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Sight Unseen

HD video, 2019, 18':47", installation, 2020

Omar al-Mukhtar (1885-1931) was the leader of the resistance against the Italian colonisation of Libya (1911-1943). He became the symbol of the Libyan people’s resilience, but in Italy, he remains unknown. Sight Unseen explores the concealment and appropriation around the memory and documentation of Mukhtar’s final days and spectacularised state killing through the analysis of visual and material culture that has been subject to either manipulation or obfuscation in Italy. At its core is the most complete - but legally unpublishable - series of images of Mukhtar's capture and execution, which historian Alessandro Volterra describes and shows to the camera. Conveying the concealment and marginalisation of these images (and legal ban), they are never fully revealed: barely discernible, they are faded to black, blurred, shown for just an instant. Interwoven to this material, are other references that attest to the carefully orchestrated politics of visibility and invisibility that shape the memory of colonial violence in Italy: Mukhtar’s contested glasses; the movie Lion of the Desert; extracts from Mukhtar's trial; and Monumento al Carabiniere, a 1933 memorial to the Italian armed forces in Turin.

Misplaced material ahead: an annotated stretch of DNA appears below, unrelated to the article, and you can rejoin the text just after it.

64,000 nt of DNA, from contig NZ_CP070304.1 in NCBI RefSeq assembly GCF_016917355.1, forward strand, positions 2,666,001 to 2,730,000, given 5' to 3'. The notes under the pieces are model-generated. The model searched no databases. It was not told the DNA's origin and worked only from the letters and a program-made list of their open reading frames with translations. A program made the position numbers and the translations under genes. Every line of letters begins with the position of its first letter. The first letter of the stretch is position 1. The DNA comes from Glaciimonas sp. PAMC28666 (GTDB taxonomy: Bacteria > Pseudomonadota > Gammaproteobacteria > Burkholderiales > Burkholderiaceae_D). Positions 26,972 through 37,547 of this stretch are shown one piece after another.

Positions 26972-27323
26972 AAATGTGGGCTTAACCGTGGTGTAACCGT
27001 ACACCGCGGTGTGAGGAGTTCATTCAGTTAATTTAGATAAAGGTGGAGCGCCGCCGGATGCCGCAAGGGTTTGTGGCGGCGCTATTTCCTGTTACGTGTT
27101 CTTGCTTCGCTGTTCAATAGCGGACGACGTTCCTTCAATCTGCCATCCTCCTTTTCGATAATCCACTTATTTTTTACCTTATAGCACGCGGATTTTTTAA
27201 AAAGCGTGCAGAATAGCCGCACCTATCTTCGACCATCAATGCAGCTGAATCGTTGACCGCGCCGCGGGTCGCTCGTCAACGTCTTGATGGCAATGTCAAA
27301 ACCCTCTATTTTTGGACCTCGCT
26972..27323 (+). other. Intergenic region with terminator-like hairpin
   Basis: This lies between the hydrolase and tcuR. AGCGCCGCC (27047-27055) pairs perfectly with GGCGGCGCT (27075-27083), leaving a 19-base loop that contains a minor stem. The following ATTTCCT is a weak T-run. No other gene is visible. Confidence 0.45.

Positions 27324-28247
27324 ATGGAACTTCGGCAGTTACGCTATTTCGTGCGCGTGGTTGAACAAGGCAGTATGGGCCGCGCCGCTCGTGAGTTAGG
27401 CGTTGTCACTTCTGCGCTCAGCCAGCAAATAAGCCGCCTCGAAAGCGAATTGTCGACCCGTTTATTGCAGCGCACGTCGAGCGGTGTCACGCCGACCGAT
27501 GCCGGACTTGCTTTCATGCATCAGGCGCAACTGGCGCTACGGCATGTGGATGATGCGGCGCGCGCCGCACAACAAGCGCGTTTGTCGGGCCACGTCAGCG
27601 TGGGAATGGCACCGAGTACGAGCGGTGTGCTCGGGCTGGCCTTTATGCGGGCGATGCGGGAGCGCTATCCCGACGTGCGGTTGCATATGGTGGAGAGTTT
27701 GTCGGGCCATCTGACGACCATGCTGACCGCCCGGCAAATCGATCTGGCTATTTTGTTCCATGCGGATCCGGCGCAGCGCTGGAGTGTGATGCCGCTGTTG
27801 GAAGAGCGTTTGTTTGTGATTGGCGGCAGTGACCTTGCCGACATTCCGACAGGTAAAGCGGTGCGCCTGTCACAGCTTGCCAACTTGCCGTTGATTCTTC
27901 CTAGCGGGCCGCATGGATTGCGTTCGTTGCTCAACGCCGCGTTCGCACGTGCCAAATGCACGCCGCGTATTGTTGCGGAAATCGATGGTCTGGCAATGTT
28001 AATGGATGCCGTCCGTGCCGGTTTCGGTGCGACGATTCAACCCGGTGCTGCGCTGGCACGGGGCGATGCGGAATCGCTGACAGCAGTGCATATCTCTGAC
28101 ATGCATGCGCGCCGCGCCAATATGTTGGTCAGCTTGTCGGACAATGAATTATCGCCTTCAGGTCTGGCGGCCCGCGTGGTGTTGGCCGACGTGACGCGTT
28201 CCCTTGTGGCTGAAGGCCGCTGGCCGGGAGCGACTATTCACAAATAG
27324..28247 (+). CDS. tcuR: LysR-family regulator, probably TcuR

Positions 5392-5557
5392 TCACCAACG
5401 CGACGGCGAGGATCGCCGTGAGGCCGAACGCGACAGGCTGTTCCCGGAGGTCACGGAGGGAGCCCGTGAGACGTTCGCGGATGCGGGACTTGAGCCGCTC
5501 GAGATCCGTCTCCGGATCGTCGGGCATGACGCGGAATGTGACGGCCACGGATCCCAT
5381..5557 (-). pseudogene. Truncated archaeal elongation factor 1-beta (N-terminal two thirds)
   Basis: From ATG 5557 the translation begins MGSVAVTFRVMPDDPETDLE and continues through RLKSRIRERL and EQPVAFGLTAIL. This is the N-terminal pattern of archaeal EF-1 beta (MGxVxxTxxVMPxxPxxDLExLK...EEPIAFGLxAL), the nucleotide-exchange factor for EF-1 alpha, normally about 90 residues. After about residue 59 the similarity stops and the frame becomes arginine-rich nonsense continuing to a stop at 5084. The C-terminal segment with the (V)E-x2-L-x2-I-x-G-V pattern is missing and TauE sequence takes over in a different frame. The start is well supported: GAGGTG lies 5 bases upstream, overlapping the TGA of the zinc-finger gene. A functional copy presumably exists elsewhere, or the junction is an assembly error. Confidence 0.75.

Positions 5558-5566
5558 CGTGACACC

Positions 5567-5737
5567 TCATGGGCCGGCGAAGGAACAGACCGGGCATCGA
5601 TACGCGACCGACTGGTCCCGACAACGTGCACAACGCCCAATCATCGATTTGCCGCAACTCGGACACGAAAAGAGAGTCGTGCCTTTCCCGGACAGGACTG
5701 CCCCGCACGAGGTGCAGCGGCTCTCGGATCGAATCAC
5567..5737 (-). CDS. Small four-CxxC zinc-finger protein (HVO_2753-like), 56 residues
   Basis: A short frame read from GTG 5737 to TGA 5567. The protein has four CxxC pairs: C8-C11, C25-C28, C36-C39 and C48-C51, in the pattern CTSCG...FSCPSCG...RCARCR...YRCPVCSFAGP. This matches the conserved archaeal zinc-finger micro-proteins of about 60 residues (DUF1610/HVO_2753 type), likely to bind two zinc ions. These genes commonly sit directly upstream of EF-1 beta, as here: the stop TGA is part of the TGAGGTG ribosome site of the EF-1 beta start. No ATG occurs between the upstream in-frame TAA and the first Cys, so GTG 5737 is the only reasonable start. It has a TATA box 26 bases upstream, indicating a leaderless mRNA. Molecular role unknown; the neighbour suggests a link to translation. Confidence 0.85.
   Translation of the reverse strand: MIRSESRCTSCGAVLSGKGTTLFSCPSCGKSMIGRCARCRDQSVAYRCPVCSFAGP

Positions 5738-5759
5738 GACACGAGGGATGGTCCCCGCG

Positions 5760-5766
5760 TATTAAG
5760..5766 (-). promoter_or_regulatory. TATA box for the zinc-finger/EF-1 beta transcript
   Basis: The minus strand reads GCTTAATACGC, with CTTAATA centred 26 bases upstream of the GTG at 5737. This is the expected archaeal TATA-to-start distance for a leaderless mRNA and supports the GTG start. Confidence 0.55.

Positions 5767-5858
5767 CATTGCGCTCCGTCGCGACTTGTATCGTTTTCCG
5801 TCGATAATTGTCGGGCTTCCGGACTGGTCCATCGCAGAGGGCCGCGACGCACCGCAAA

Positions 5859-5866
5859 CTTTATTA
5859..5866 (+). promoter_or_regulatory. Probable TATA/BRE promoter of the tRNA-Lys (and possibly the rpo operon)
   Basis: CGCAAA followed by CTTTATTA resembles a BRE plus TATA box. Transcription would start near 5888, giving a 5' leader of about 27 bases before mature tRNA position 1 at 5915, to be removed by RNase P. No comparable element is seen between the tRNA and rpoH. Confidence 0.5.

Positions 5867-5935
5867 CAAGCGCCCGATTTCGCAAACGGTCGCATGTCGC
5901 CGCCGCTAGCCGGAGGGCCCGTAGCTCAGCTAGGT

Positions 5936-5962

Please Note: The video was recorded in 2018. In 2021 the copyright issues were solved and Alessandro Volterra, together with Maurizio Zinni, was able to publish the book Il leone, il giudice e il capestro. Storia e immagini della repressione italiana in Cirenaica (1928-1932), which analyses this collection of photographs.

Developed while in residence at the British School at Rome.

Featuring Alessandro Volterra and music by Marco Baldini and Luca Giorgi. 

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